Sengoku’s performance ends up being the artistic highlight of this volume, but the best part was the way that we see Fujita see himself in relation to Sengoku in a new and more mature light as the two end up taking the subway together after the performance in a powerful scene emphasizing Fujita’s conviction continuing to solidify meaningfully. This volume also continues the theme of “new beginnings” for the series with the introduction of multiple new major characters – the first of which is Sengoku’s longtime dance partner, Chizuru Hongo. She’s a wonderful addition to the cast because of her hilarious affection for Fujita as her partner’s cute little student, but more than that, she’s just a badass in general who makes an excellent foil for Sengoku as the two give Fujita a continuing kick in the butt to find a partner.
The second half of the volume turns primarily to Fujita’s big problem of trying to find a partner to practice now that he is the odd one out with Mako is back with Gaju and Shizuku with Hyodo. One thing I noticed was that this volume did a good job teaching us in describing the stakes of finding a partner fairly plainly in noting the process by which this is usually done as well as the general formality and importance of having a dedicated partner in pursuing competitive dance. Naturally, Fujita has little idea of where to start with this exercise. The result is that he merely attends the studio hoping something will work itself out, but he gets followed to the studio by a girl who is a big fan of Sengoku and Hongo after bumping into her at the competition. This ends up being quite interesting – this girl, Chinatsu Hiyama, begins bickering with Fujita immediately after telling him that dancing is lame, but it was charming to see these two bounce off of each other from the outset as Fujita continues to try to figure out what he is going to do to find a partner. Meanwhile, Fujita’s floundering in this department is contrasted with the competitive return of his peers to the dance floor in a short but stylish and aggressive dance scene that provides a stark contrast to his predicament. This brought a strong focus to the largely transitory nature of this volume, and I enjoyed the way this ramped up as we get hints that Fujita might be closer to finding a partner than he expects.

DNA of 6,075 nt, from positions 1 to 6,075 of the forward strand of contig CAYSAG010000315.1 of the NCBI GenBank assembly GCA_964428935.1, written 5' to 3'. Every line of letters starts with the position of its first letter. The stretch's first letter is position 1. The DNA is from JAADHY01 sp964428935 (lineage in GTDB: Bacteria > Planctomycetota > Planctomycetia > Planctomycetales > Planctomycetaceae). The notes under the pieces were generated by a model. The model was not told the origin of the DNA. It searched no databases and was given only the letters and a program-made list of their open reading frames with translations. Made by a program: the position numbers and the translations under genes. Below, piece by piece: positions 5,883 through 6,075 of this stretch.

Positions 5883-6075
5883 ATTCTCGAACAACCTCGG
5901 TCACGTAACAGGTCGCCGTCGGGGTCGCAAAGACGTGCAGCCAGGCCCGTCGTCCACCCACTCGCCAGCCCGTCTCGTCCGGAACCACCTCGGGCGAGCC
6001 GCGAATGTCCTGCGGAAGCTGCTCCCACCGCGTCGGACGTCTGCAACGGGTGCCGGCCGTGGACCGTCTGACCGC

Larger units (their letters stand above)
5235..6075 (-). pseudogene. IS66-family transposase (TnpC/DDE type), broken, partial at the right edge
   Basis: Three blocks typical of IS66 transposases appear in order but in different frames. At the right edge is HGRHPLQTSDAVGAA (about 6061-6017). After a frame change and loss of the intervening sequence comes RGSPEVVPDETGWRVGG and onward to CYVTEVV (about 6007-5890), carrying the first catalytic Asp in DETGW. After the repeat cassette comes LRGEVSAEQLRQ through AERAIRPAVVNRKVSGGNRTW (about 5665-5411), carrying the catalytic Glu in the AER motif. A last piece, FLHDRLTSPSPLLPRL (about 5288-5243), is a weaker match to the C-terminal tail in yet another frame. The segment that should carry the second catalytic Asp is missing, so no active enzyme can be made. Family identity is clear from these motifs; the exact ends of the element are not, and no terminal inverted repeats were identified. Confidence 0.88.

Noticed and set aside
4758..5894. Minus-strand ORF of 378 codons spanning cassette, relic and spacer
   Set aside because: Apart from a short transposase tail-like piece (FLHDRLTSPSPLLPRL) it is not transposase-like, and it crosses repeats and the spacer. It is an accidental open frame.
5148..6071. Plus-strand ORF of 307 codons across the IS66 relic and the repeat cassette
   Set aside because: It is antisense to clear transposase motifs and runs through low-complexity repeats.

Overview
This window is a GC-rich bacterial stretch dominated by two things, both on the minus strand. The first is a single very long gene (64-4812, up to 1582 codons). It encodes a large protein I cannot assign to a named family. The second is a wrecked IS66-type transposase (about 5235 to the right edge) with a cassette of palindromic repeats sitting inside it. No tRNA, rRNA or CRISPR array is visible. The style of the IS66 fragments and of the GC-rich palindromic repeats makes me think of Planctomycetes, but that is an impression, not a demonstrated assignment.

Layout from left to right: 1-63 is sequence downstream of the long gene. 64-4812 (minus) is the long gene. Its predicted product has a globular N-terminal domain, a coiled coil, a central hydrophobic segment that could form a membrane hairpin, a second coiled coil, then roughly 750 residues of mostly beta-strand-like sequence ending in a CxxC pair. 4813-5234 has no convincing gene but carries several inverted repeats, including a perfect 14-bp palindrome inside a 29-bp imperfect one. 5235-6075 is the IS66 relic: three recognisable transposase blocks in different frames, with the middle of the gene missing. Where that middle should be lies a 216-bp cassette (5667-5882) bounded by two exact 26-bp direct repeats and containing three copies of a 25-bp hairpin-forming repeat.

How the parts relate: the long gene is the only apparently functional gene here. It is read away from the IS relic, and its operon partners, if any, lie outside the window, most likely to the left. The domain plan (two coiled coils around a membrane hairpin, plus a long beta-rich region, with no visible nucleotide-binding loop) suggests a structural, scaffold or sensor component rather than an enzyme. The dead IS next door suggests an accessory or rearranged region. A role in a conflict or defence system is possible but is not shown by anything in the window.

Welcome to the Ballroom Vol. 5 strongly transitions the series from the end of Fujita’s first real competition to the beginnings of his new high-school life as he seeks to establish himself for real as a partner. The new characters rock in general – Chizuru is an awesome addition to the cast to balance out Sengoku, and Chinatsu’s mix of bitter hesitation towards dance despite her underlying enthusiasm was interesting to see mix in with Fujita’s struggles to find a partner. I’m definitely onboard with this new segment of the series which looks to progressively continue Fujita’s journey to becoming a competitive dancer, and if you’re wrapped up in the Fujita’s story so far you’ll definitely love this volume in beginning this new arc.
Welcome to the Ballroom Vol. 5 was translated by Karen McGuillicudy and published by Kodansha Comics USA on May 23rd, 2017. Created by Tomo Takeuchi, the series runs in Kodansha’s Monthly Shonen Magazine.
Date of Publication: May 23rd, 2017
Author: Tomo Takeuchi
Translator: Karen McGuillicudy
Editor: Paul Starr
Publisher: Kodansha Comics USA